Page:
One of Poland’s most influential rock stars has died after being attacked in the street.
One of the most original sculptors of Poland’s young generation, Brzeski creates disturbing worlds through sculptural pieces.
Polish bagpipers as well as craftsmen whose works have been added to the National List of Intangible Cultural Heritage, will present their talents at UNESCO's headquarters in Paris on Monday.
Łowicz exploded into colour today for one of the most important festivals in the Catholic calendar. The Corpus Christi tradition brings the holy mass onto the streets during the eucharist, when the embodiment of Jesus Christ is carried through the crowds on a mantle. A tradition in much of Poland, the procession in Łowicz has become particularly popular for its ornate costumes, with the colourful, folk outfits, absorbed into region's religious celebrations. In the past, women of all ages were expected to perfect the craft of weaving, though nowadays there is a thriving artisanal branch where outfits are rented out for the festivities.
The Museum of Warsaw will be putting an astonishing 3,500 new items on display as part of an exhibition dedicated to exploring Warsaw’s identity.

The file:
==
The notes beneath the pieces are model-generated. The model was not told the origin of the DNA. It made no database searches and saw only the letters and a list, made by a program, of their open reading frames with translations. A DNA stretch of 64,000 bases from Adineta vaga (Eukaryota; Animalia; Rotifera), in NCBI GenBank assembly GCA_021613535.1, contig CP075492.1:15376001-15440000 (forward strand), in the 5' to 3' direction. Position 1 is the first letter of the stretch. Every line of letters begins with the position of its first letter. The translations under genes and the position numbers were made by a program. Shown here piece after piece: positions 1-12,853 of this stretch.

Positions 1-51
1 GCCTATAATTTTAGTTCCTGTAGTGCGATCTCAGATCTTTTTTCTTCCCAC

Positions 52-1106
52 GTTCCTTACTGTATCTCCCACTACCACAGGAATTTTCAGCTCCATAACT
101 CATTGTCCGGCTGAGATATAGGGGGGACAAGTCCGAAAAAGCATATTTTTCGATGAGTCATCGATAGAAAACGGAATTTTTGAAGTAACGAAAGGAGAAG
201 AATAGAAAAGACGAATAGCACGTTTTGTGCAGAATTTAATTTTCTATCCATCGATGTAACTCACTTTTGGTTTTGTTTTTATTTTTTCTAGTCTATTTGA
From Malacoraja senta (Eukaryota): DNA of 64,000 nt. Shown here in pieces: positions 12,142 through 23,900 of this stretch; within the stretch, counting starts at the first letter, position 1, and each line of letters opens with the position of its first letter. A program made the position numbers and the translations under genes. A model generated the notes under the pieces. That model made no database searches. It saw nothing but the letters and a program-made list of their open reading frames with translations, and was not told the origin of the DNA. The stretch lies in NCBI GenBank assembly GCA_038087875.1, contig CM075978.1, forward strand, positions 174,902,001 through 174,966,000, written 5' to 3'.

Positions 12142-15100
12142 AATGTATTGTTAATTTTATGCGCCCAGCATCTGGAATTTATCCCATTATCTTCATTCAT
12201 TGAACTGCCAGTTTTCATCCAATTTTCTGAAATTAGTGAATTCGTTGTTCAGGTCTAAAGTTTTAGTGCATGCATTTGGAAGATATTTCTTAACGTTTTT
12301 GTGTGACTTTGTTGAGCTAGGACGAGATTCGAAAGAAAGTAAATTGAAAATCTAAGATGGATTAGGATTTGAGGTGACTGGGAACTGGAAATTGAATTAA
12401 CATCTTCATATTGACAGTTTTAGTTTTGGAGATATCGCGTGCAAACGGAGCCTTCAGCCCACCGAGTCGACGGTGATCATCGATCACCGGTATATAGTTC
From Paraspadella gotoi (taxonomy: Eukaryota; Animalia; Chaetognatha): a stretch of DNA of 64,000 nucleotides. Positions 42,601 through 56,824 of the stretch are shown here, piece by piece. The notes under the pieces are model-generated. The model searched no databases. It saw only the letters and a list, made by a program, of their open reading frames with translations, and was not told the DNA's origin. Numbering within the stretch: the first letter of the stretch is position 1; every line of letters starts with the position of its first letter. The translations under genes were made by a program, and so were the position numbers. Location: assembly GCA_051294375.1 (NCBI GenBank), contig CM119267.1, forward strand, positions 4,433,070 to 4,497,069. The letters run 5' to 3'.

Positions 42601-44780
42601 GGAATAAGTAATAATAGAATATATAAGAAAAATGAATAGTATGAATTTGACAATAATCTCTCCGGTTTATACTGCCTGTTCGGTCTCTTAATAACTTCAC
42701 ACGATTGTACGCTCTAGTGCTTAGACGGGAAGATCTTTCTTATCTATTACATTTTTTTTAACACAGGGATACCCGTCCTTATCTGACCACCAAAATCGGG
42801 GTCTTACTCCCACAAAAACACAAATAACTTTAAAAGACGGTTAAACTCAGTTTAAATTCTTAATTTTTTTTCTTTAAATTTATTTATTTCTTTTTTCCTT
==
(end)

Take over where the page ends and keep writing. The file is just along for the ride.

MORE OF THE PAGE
A new book celebrating the greatest discoveries and achievements of Polish scientists over the last century has gone on sale.
In modern times, protecting cultural heritage has been a central component of almost any government’s policy. Heritage, which comprises the material evidence of a common past and shared experience, supports the building of a sense of community as well as self-confidence within society which is directly linked with strong social capital.
A poster competition organised by the Institute of National Remembrance aims to celebrate the 100th anniversary of Poland’s independence.
The Polish artist Paweł Althamer may be known for his large-scale figurative sculptures, but it is easy to overlook the concepts most pivotal to his work – the belief that art can be an instrument of change and a site for social and collaborative action.
The Kraków Film Festival is considered one of the largest and oldest film festivals in Europe. Founded in 1961, under the title of the "Polish Short Film Festival", the aim was to show new films by Polish filmmakers with an emphasis on documentaries, short films and animation. Three years later the festival became international and in 2001 it changed its name to the "Kraków Film Festival".